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York House

Mid-17C house, a scheduled ancient monument, with fine staircase and 18C additions.

Date

C17.

Richmond Road TW1 3AA

Sun 2.30pm-5pm.

Richmond

Twickenham

490, 33, H22, R68, R70

  • Partial disabled
  • Toilets available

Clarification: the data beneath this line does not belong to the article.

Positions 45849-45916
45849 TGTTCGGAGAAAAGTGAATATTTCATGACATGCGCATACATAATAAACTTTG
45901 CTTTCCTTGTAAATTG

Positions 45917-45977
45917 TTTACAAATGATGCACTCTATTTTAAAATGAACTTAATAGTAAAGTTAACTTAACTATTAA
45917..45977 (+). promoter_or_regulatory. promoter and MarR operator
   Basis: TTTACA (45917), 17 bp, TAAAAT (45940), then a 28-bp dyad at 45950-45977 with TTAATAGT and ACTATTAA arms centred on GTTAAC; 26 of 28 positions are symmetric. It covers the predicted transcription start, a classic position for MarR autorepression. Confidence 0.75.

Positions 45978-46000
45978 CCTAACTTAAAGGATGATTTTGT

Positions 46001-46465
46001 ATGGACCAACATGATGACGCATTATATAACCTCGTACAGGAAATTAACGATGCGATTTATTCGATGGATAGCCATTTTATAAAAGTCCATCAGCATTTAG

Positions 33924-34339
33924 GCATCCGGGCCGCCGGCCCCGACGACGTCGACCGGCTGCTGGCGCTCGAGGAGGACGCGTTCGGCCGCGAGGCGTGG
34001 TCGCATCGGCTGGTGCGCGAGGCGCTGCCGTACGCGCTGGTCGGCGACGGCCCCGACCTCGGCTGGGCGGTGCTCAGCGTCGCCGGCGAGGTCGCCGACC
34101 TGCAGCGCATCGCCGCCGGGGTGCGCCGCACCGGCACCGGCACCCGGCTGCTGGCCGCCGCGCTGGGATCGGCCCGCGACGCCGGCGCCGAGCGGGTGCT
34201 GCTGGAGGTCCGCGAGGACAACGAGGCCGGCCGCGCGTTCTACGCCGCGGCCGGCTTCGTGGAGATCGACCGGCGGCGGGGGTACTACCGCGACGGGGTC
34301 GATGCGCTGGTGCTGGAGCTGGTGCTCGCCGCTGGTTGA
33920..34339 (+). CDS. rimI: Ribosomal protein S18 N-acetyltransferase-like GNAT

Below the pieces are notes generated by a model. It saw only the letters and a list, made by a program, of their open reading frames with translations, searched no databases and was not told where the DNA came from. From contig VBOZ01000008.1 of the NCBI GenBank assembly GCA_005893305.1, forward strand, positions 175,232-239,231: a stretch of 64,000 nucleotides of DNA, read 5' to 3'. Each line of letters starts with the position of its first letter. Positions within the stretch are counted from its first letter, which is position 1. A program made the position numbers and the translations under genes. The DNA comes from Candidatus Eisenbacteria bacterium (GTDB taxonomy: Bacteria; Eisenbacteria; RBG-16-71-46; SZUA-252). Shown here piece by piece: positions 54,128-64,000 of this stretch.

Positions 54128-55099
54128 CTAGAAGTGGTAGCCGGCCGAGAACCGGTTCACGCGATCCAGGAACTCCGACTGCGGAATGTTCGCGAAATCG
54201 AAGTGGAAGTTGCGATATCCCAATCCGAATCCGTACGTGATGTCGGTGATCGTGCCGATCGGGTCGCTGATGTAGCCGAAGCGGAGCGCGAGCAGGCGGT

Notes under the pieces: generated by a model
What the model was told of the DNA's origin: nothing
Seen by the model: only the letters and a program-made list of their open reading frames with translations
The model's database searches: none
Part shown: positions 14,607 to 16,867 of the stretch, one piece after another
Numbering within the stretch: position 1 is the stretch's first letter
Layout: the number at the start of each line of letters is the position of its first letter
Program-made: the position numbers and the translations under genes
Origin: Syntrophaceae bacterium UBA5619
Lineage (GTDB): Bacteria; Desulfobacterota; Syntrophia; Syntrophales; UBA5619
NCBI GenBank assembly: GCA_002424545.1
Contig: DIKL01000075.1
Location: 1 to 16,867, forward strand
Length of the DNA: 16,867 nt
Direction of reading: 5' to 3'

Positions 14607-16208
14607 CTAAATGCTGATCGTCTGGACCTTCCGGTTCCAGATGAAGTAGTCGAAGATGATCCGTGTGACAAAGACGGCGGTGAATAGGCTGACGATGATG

YORK HOUSE York House is listed Grade II building and is scheduled as an Ancient Monument, dating from the 17th century. To provide the Council with offices the ground floor has been altered to accommodate a Council Chamber, Mayor’s Parlour, Committee Rooms, cloakrooms and lavatories. It was decided to use York House as the Municipal Offices when the London Borough of Richmond upon Thames Council was formed in 1965. The Principal Rooms The Mayor’s Parlour was formerly a part of the billiard room. Architectural features of particular note are the cornice and fireplace. The Council Chamber, formerly the Library, is now primarily used for formal committee meetings. Architectural features of particular note are the ceiling and cornice. The Entrance Hall, formerly the dining room, represents one of the least changed areas of the house. Architectural features of particular note are the fireplace, ceiling and cornice. There used to be a projecting entrance porch outside the small office, which was then the entrance hall, but this was removed around 1900 when the main entrance to the building was moved to its current position, in the centre of the fa‡ade. The Salon is used primarily for meetings but is also available for hire for private functions. It is one of the two rooms licensed for Marriage and Civil Partnership ceremonies. The Hyde Room, formerly part of a Great Museum, is primarily used for meetings. It is available for hire for private functions. The Clarendon Hall, formerly a fencing room and accommodating a marble swimming bath beneath the current stage, is primarily used for public meetings as well as being available to hire for private functions. In 2004 the oak floor was replaced due to wear and tear, but it is to the original design. The Winter Garden retains the original black and white marble flooring and domed glazed roof. The domed roof was restored in 2004, having been concealed internally by a false ceiling, thought to have been installed for safety reasons prior to, or during, the Second World War. The Terrace Parlour is primarily used for small meetings. Architectural features of note are the firepace, ceiling and cornice. The Terrace Room, formerly the drawing room, is primarily used for small meetings and private functions. The room is licensed for Marriage and Civil Partnership ceremonies. The room leads out on to the Terrace and on to the sunken lawn. Architectural features of note are the fireplace and cornice. The handsome staircase to the first floor is an architectural feature to note but it was unfortunately adapted to accommodate the present lift. A feasibility study has been undertaken to investigate the options for improving accessibility including options to relocate the lift to a less obtrusive position.